Let us put by some hour of every day for holy things...

I will not doubt, though all my ships at sea
Come drifting home with broken masts and sails.
I will believe the Hand which never fails,
From seeming evil, worketh good for me.
And though I weep because those sails are tattered,
Still will I cry, while my best hopes lie shattered:
I trust in Thee.
--Ann Kimmel

Although the fig tree shall not blossom, neither shall fruit be in the vines, the labor of the olive shall fail and the fields shall yield no meat, the flock shall be cut off from the fold and there shall be no herd in the stalls, yet I will rejoice in the Lord, I will joy in the God of my salvation. Habakkuk 3:17-18

Saturday, July 6, 2013

Sheer Trash Roadshow (continued from July 5)

This day's getting away from me, and here I've promised you to show you some cheapo vintage Christmas junque from one of my latest forays. So without further ado, let's take a look!

What I hope you see here is a tiny plastic cage with both a flocked red bird on top, and one inside swaying on a little swing! These very lightweight, flexible (cheap!) plastic ornaments were almost certainly made in Japan, probably in the 1960s, give or take a few years. I find ornaments and decoration of this type often in free boxes and buried in jumbled boxes full of more modern ornaments, and it'd be unusual to pay more than 10 cents to 25 cents for one. But they're going to be harder and harder to find as time goes on and most of them are either broken or have been hauled to landfills as cast-offs. It would be a fun and inexpensive way to start on a mid-century kitsch Christmas collection if you were to begin hunting them down right now. 

Vintage bead craft ornaments are another frequent find when people are clearing out their Christmas clutter. I'll admit I'm not especially drawn to these, but every now and then I find one I rather like, again from a free box or for a modest bit of pocket change.

I like this one because it's not beads studded on a styroform form, but these swing and sway. I haven't cleaned this yet, but I believe it will be quite sparkly when the film and dust of years is removed. To keep from damaging the ribbon part, I think I'll dip it in Windex and then carefully spray with warm water.

Now this little fellow is much more to my liking, and the wonderful thing was he was still in a cellophane bag so he'd seen little if any use, and is nice and clean. This, again, is lightweight plastic but with the added appeal of flocking. And of course, that delightful little neck bell! This one is made to hang on a tree and can't stand on its own.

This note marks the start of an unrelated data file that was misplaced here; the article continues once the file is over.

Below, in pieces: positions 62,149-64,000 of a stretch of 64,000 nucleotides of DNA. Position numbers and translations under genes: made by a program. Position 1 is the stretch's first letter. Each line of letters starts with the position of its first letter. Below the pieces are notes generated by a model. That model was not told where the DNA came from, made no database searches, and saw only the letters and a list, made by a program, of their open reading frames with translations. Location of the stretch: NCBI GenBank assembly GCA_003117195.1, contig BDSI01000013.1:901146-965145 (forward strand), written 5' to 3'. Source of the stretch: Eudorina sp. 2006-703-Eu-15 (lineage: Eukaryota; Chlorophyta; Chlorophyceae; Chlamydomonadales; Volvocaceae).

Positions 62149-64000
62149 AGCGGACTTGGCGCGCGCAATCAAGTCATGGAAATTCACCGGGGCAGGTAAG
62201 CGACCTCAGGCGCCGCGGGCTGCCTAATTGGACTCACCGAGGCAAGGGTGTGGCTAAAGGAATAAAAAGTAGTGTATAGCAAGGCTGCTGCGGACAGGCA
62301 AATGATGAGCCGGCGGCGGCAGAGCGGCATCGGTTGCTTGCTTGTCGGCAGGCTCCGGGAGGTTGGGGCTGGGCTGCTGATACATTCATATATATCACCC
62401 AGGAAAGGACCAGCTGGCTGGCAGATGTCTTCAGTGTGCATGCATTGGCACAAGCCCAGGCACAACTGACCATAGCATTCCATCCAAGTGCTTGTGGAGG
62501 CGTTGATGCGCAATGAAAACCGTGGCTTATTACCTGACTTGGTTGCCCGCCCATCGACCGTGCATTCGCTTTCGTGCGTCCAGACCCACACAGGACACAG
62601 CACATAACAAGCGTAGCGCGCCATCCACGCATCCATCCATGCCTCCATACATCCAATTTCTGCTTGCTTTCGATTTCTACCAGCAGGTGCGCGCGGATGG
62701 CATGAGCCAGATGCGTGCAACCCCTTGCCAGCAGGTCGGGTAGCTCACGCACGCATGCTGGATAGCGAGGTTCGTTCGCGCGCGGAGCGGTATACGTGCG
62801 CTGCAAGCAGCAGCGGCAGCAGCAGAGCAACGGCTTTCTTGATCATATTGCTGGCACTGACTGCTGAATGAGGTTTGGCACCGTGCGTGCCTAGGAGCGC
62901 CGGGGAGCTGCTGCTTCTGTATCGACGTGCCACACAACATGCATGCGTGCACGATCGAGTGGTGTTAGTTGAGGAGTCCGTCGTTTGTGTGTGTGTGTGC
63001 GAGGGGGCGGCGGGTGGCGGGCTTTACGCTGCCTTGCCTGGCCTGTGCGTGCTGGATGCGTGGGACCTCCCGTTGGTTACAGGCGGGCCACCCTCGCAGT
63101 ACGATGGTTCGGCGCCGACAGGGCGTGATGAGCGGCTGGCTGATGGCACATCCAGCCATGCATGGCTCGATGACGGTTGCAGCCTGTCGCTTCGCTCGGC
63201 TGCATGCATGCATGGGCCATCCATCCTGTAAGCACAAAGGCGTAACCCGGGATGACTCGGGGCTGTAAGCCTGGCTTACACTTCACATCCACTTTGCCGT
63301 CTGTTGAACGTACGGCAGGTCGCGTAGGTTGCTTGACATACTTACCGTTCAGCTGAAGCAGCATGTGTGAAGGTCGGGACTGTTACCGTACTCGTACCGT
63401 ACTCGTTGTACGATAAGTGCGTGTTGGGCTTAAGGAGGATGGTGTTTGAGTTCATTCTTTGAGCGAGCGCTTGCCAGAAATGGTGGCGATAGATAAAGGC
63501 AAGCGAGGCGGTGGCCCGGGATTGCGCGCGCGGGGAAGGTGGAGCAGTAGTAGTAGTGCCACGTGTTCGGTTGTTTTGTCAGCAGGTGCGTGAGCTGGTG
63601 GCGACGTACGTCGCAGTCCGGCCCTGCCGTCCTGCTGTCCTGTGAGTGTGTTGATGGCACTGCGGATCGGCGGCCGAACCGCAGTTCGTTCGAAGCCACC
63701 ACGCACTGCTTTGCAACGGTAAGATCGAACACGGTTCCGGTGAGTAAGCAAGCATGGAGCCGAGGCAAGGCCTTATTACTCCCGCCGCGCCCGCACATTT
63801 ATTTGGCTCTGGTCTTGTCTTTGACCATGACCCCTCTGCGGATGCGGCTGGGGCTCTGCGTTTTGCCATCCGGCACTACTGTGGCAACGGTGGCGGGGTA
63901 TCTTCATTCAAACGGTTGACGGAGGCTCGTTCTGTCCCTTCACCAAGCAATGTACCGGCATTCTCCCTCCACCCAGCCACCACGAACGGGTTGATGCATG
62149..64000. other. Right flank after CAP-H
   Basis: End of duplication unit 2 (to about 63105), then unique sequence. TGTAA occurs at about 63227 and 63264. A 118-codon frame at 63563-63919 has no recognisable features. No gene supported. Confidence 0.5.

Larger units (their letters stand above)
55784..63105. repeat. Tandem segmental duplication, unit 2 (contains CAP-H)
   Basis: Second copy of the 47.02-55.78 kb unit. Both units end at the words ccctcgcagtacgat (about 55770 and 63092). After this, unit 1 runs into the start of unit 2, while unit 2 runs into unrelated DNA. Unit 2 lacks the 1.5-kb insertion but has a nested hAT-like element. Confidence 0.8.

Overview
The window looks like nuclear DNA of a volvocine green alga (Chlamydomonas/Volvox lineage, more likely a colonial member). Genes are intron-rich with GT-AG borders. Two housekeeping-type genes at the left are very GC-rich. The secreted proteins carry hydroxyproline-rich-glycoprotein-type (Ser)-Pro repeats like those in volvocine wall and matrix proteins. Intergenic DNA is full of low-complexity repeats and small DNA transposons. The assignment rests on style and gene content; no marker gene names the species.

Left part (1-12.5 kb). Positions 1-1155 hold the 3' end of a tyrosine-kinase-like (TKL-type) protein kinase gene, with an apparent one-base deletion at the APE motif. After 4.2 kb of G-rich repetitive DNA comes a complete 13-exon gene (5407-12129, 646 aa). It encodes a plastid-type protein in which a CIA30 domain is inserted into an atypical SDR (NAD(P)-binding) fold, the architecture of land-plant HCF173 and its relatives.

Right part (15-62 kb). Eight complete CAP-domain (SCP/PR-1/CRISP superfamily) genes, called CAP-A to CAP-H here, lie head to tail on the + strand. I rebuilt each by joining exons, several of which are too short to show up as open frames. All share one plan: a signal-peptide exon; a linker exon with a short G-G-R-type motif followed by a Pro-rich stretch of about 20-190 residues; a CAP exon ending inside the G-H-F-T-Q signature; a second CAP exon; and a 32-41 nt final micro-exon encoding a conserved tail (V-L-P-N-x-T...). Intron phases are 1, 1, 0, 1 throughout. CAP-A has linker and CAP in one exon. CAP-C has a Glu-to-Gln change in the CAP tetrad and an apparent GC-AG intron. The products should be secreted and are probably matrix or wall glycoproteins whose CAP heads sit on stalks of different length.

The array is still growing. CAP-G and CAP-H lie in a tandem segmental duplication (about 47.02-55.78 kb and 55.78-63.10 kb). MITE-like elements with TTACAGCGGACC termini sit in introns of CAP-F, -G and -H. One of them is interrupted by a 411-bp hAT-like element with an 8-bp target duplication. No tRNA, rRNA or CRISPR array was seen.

The little flocked mouse is also in like-new condition and, as I bought it at the same estate sale as the deer above, I assume they were made by the same manufacturer. The gingham trim is very cute--I paid about 10 cents for this ornament, but on Etsy, I should easily sell it for $3 - $5.

Other ornaments,however, were designed to be free-standing though they wobble and sometimes don't want to stay upright. The epitome of kitsch "Made in Japan" mid-century Christmas decorations, vinyl and celluloid deer are becoming a hot item on Etsy, eBay, and in the antique stores, and many people collect them--including yours, truly. Fortunately there are a lot of folks who haven't figured that out yet and if you're willing to do some free box diving and/or digging through piles at rummage sales, you will still find these for little or nothing. For now, anyway. Usually these are of rubbery vinyl composition or the older, brittle celluloid.

I've no affinity for garden gnomes or similar figures, but I bought this figurine for three reasons: 
1. I can torment my sister-in-law with it if it doesn't sell. Great fun!
2. It was cheap.
3. I believe it's of mid-century Japanese manufacture, which means there are folks who might want to add it to a collection.

The gold label has been torn, but there's enough there for me to see it looks vaguely recognizable, as do the symbols. Enesco? Inarco? I'm not sure, but...  A bit more research is called for.

I was over the moon to find a handful of these vintage plastic nativity scene ornaments in their original boxes--for 10 cents apiece! Snap these up by all means whenever you can. The bigger, the better. You'll have no trouble reselling them, if that's your choice. Or you can do like my sister-in-law Claudia does and group them on a low table in a mass display at Christmas. She has all different sizes and styles, and they look fabulous together.

Last of all tonight, I want to show you this silly deer decoration someone made from wooden spoons. I don't know that it's vintage, but it intrigued me for its sheer hokiness, so I paid my 25 cents and brought it home to see how it was made. Let me turn it over so you can see it from another angle:

Looks like all that's required are 5 short wooden spoons, a hot glue gun, some pompoms, googly eyes, and bits of ribbon and felt for trim. Oh, and a brown chenille stem for antlers. Something fun to do with the kids perhaps?
Well, I had better close for now and try to get some weeding done this evening while I still can. Thanks for popping in! Goodnight, all.


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